"After Elias, Jesus Christ himself went up to the shepherd and asked him for a sheep and told him that he was God, the creator of everything. The shepherd became angry at Jesus and told him that he is the one who takes the souls away of young men and grants long lives to many dishonest people.

"After Elias and Christ's unsuccessful attempts, St George went up to the shepherd, asked him for a sheep and told him that he is Saint George who the shepherd calls upon every time when he has troubles and [to protect him from all evil]... The shepherd fell down on his knees and adored him and gave him everything." The tale shows the degree to which St George was venerated in Georgia, and similar tales are told in parts of Georgia today.[4]

Some interesting tales come from Georgian sources, some of which are also attested to by Persian ones, that the Georgian Army during many battles was led by a knight on a white horse who came down from Heaven, that's why Georgia won battles with 10 times smaller army. Catholicos Besarion of Georgia also testified of this.[citation needed]

გიორგი (giorgi), the Georgian variant of name George, is historically the most popular given name in Georgia.


At Mughni (Armenia), there is a monastery dedicated to Saint George, in Armenian Սուրբ Գեւորգ (Surb Gevork). First mentioned in 1278, the monastery is said to contain relics of the saint.[9]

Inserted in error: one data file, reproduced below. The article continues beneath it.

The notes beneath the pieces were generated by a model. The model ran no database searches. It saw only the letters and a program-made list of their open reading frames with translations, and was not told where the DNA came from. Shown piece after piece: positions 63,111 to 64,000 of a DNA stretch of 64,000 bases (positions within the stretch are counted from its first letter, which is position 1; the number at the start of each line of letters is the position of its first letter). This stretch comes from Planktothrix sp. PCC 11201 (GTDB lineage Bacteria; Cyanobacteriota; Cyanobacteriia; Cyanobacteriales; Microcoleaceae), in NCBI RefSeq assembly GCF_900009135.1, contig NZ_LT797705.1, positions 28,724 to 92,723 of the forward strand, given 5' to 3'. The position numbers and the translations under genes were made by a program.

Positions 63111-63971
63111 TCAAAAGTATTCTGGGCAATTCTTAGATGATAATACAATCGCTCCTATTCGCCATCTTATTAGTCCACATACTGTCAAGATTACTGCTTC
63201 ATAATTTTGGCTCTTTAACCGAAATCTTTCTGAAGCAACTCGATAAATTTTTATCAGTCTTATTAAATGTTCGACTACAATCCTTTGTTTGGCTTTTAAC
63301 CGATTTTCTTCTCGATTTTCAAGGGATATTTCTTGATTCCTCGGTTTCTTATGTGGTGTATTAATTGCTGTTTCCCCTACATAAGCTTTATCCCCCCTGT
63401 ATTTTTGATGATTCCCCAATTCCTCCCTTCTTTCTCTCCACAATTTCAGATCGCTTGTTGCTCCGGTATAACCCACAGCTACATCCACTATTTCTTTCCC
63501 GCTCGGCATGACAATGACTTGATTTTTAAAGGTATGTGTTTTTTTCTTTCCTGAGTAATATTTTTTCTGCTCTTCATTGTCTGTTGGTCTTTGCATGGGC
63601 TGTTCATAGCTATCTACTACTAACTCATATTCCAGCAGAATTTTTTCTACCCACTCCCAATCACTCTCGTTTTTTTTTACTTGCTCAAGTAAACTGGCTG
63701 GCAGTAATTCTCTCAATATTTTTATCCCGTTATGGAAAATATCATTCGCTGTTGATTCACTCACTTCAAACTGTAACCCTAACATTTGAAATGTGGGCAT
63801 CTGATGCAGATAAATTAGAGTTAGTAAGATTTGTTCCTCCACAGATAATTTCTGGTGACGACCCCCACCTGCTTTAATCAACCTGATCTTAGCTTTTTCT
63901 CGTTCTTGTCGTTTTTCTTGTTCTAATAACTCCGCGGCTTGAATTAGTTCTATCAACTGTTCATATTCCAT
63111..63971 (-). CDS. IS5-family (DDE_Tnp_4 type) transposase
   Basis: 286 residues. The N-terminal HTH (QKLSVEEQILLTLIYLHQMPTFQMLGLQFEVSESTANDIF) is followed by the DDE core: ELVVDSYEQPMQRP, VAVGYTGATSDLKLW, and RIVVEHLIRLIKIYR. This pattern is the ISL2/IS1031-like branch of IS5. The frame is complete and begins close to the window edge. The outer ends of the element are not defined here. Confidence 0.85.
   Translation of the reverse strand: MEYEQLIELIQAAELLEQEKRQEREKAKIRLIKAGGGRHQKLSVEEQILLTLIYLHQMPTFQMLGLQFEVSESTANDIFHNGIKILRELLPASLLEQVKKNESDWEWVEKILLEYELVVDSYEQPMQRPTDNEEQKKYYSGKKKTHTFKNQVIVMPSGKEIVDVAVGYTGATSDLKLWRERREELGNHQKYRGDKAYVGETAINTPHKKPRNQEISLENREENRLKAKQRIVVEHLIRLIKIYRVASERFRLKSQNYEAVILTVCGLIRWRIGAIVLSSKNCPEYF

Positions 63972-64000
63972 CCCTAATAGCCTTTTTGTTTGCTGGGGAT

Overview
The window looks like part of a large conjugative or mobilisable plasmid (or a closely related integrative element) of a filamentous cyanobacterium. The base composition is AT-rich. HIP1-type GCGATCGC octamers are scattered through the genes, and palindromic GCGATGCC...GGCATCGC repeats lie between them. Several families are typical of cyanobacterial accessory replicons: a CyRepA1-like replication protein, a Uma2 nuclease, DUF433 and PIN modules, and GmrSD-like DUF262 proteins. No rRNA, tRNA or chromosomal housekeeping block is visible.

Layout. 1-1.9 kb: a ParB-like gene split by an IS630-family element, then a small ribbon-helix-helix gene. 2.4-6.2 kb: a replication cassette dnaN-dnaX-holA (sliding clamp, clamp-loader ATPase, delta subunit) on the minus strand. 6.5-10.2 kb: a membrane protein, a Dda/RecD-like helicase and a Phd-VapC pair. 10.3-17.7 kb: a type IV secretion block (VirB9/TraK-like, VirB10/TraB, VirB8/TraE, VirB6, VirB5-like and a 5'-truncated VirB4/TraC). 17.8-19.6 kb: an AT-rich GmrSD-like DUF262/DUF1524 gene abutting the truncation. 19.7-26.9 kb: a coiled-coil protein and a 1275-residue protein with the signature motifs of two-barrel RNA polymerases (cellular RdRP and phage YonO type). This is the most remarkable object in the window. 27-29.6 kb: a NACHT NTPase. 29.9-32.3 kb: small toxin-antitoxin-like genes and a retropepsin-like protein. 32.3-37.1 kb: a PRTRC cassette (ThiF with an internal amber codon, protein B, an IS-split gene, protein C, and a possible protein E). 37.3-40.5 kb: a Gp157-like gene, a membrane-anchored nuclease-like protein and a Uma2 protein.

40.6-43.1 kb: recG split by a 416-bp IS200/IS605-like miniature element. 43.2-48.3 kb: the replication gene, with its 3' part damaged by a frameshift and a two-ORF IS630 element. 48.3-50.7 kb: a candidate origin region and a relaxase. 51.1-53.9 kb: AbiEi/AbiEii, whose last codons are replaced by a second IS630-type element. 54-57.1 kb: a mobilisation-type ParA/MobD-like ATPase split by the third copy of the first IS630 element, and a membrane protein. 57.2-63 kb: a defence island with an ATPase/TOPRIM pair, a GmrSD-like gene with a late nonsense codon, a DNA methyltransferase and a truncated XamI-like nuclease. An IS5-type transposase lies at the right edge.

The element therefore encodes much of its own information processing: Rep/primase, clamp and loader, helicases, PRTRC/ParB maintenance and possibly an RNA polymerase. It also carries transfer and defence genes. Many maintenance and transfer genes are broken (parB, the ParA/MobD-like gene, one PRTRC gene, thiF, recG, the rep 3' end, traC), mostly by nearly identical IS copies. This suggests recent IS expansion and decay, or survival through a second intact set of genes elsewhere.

In Mons (Belgium),[10] Saint Georges is honoured each year on Trinity Sunday. In the heart of the city, a reconstitution (known as the “Combat dit Lumeçon”) of the fight between Saint Georges and the dragon is played by 46 actors.[11] According to the tradition, the inhabitants of Mons try to get a piece of the dragon during the fight. This will bring luck for one year to the ones succeeding in this challenge. This event is part of the annual Ducasse festival and is attended by thousands of people.


As part of the Portuguese Empire, Brazil inherited the devotion to Saint George as patron saint of Portugal. In the religious traditions of the Afro-Brazilian Candomblé and Umbanda, Ogum (as this Yoruba divinity is known in the Portuguese language) is often identified with Saint George in many regions of the country, being widely celebrated by both religions' followers. Popular devotion to Saint George is very strong in Rio de Janeiro, where the saint vies in popularity with the city's official patron Saint Sebastian, both saints' feast days being local holidays.